How to Make Friends Over 80
I have seen how difficult it is to make friends up close and personal with many of my clients who are over 80. Making friends after 80 isn’t as easy as it may seem. Sure, they do not work and there are many senior friendly locations they can go. The truth is that many of the lonely ones are the ones that didn’t easily make friends when they were younger and really could benefit from them now. If they didn’t practice that socializing muscle in their youth finding the ability to do it over 80 is scary.
I spend a lot of time talking to seniors who report feeling lonely. They tell me that putting themselves out there has been difficult. They feel awkward and often have given up. So how do you teach the proverbial old dog new tricks? Well the tricks are not new but the old dog using them hasn’t had to do it. Let’s practice a few of them now.
1. Can you recall going to Kindergarten? The best book I recommend for a senior to learn to make friends is from the book, All I Ever Need to Know I Learned in Kindergarten. Making friends is as easy as offering a cookie and some conversation.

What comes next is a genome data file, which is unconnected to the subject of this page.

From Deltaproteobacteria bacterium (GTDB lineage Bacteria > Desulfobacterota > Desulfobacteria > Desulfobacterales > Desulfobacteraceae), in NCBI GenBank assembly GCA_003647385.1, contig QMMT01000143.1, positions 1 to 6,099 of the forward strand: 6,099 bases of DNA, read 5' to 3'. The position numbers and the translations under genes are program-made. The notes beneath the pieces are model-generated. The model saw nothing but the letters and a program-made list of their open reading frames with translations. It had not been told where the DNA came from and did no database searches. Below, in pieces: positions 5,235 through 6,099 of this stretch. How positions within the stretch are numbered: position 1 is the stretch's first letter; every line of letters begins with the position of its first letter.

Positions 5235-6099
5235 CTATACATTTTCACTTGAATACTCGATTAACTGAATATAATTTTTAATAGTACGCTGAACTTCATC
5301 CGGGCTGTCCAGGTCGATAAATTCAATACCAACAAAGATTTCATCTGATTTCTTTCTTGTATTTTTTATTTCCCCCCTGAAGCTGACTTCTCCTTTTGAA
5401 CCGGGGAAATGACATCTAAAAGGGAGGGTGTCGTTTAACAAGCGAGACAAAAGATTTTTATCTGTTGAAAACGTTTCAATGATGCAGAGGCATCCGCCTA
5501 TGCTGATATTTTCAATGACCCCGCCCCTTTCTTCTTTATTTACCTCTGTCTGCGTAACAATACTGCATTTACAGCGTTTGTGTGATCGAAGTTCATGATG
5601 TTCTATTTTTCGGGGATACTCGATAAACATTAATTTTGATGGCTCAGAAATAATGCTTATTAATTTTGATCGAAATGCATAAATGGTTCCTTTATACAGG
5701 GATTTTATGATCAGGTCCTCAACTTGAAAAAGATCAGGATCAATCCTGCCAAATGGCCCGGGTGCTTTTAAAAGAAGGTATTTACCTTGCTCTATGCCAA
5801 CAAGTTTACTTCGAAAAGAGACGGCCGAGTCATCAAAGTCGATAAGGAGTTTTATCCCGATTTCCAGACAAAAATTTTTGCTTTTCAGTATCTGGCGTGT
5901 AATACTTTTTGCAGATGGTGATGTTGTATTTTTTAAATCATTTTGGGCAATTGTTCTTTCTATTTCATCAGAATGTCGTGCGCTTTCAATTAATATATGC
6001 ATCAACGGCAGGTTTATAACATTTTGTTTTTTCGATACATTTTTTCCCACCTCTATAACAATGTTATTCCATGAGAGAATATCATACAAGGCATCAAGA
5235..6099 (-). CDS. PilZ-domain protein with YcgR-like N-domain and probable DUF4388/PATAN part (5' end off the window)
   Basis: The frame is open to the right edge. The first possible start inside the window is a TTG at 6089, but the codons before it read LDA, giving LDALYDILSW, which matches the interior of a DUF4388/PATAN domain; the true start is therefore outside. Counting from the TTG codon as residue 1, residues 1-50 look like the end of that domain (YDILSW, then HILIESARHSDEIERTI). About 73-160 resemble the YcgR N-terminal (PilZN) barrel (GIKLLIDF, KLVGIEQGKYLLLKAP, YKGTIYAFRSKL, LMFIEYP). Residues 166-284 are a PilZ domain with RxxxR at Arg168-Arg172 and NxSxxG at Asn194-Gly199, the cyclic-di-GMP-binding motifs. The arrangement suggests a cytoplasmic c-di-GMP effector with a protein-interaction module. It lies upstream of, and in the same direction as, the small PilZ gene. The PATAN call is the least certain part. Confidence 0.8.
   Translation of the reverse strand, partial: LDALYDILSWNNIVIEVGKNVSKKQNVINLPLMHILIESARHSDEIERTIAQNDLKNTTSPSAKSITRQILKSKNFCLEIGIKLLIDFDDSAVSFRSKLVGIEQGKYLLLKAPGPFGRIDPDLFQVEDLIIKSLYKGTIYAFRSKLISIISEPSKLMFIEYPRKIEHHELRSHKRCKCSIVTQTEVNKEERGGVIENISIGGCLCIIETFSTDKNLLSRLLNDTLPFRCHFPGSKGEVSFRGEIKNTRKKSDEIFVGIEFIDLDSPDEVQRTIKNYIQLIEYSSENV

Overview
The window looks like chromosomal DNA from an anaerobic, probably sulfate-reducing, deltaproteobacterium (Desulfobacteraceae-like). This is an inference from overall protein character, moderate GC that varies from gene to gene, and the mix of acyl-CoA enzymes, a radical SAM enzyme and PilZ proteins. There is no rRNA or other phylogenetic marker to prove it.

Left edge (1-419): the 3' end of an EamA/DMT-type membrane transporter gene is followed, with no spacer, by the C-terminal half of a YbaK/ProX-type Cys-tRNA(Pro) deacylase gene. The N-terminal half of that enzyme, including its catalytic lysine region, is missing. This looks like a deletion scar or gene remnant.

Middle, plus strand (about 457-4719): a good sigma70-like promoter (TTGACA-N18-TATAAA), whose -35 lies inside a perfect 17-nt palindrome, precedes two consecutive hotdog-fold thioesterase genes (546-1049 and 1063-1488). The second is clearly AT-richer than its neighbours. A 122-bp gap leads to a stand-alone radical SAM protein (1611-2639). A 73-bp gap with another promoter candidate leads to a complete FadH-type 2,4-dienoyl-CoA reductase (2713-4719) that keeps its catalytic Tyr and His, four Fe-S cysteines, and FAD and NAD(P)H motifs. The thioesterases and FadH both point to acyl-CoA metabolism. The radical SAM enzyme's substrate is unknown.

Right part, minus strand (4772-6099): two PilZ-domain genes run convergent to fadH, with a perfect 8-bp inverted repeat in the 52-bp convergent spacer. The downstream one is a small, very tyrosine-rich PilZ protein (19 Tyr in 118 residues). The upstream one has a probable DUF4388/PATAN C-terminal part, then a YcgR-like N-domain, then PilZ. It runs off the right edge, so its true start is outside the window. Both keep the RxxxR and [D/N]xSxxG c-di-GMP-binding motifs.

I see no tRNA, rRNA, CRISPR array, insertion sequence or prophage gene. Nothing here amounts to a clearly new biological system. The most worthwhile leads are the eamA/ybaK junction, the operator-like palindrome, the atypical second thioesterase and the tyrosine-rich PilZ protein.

2. Another great tip I recently learned from an active senior that was lonely, make a business card with your contact information. This will make it easier to introduce to complete strangers and helpful in making a connection.
3. Pay attention to other people’s needs. When you are lonely it is easy to get self-absorbed. With a little effort you may notice others sitting alone or doing something you would have in common. I can guarantee you that you are not the only one feeling alone. Take a chance by watching and approaching with caution.
4. Smile. The best way to allow someone in is simply opening yourself up to the opportunity. The first place to start is by smiling. This allows you to be approachable. You will feel better by the simple act as well. And you may not make a friend the moment you smile but you most certainly will not make an enemy.
5. Search for activities you genuinely like. You do not have to go to just 80 plus activities either.
a. I have learned that an 85 year old active skier still goes to the slopes to visit with others who love this sport as much as he does. People know his name around the hill and go out of their way to say hello and match him with others who are needing tips.
b. A former 90 year old school teacher decided to hang out at an activity center where people often read books. She would bring many that she had already read and offer them out. Many people, myself included benefited from her kindness.
c. A 97 year old female who had recently learned about texting on a smart phone hung out at the local senior center and walked her peers through texting.